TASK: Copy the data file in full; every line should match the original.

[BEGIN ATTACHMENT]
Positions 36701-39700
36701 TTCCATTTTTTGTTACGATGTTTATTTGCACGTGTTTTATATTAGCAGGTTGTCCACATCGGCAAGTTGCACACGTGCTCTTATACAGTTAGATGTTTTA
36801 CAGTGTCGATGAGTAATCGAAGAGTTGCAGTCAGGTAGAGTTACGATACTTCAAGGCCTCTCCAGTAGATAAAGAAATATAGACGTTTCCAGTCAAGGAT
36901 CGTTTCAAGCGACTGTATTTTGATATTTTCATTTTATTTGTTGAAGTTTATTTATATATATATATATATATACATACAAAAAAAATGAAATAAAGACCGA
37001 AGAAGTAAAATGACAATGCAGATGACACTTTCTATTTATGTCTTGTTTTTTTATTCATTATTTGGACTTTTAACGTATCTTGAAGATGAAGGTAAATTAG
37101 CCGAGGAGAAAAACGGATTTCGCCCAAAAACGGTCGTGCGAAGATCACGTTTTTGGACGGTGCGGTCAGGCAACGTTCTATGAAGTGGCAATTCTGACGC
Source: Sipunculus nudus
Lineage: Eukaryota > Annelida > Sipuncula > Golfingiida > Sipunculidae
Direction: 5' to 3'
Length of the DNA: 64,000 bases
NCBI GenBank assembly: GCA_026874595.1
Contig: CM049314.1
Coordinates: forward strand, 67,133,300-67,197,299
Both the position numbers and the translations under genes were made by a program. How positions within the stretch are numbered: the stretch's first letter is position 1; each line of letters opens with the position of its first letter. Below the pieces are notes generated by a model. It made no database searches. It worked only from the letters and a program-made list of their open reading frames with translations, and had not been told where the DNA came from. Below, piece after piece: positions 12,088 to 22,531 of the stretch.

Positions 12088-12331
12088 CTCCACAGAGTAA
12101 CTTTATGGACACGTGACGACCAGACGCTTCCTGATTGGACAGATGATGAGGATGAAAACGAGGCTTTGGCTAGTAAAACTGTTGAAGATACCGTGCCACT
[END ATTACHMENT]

Positions 36701-39700
36701 TTCCATTTTTTGTTACGATGTTTATTTGCACGTGTTTTATATTAGCAGGTTGTCCACATCGGCAAGTTGCACACGTGCTCTTATACAGTTAGATGTTTTA
36801 CAGTGTCGATGAGTAATCGAAGAGTTGCAGTCAGGTAGAGTTACGATACTTCAAGGCCTCTCCAGTAGATAAAGAAATATAGACGTTTCCAGTCAAGGAT
36901 CGTTTCAAGCGACTGTATTTTGATATTTTCATTTTATTTGTTGAAGTTTATTTATATATATATATATATATACATACAAAAAAAATGAAATAAAGACCGA
37001 AGAAGTAAAATGACAATGCAGATGACACTTTCTATTTATGTCTTGTTTTTTTATTCATTATTTGGACTTTTAACGTATCTTGAAGATGAAGGTAAATTAG
37101 CCGAGGAGAAAAACGGATTTCGCCCAAAAACGGTCGTGCGAAGATCACGTTTTTGGACGGTGCGGTCAGGCAACGTTCTATGAAGTGGCAATTCTGACGC
Source: Sipunculus nudus
Lineage: Eukaryota > Annelida > Sipuncula > Golfingiida > Sipunculidae
Direction: 5' to 3'
Length of the DNA: 64,000 bases
NCBI GenBank assembly: GCA_026874595.1
Contig: CM049314.1
Coordinates: forward strand, 67,133,300-67,197,299
Both the position numbers and the translations under genes were made by a program. How positions within the stretch are numbered: the stretch's first letter is position 1; each line of letters opens with the position of its first letter. Below the pieces are notes generated by a model. It made no database searches. It worked only from the letters and a program-made list of their open reading frames with translations, and had not been told where the DNA came from. Below, piece after piece: positions 12,088 to 22,531 of the stretch.

Positions 12088-12331
12088 CTCCACAGAGTAA
12101 CTTTATGGACACGTGACGACCAGACGCTTCCTGATTGGACAGATGATGAGGATGAAAACGAGGCTTTGGCTAGTAAAACTGTTGAAGATACCGTGCCACT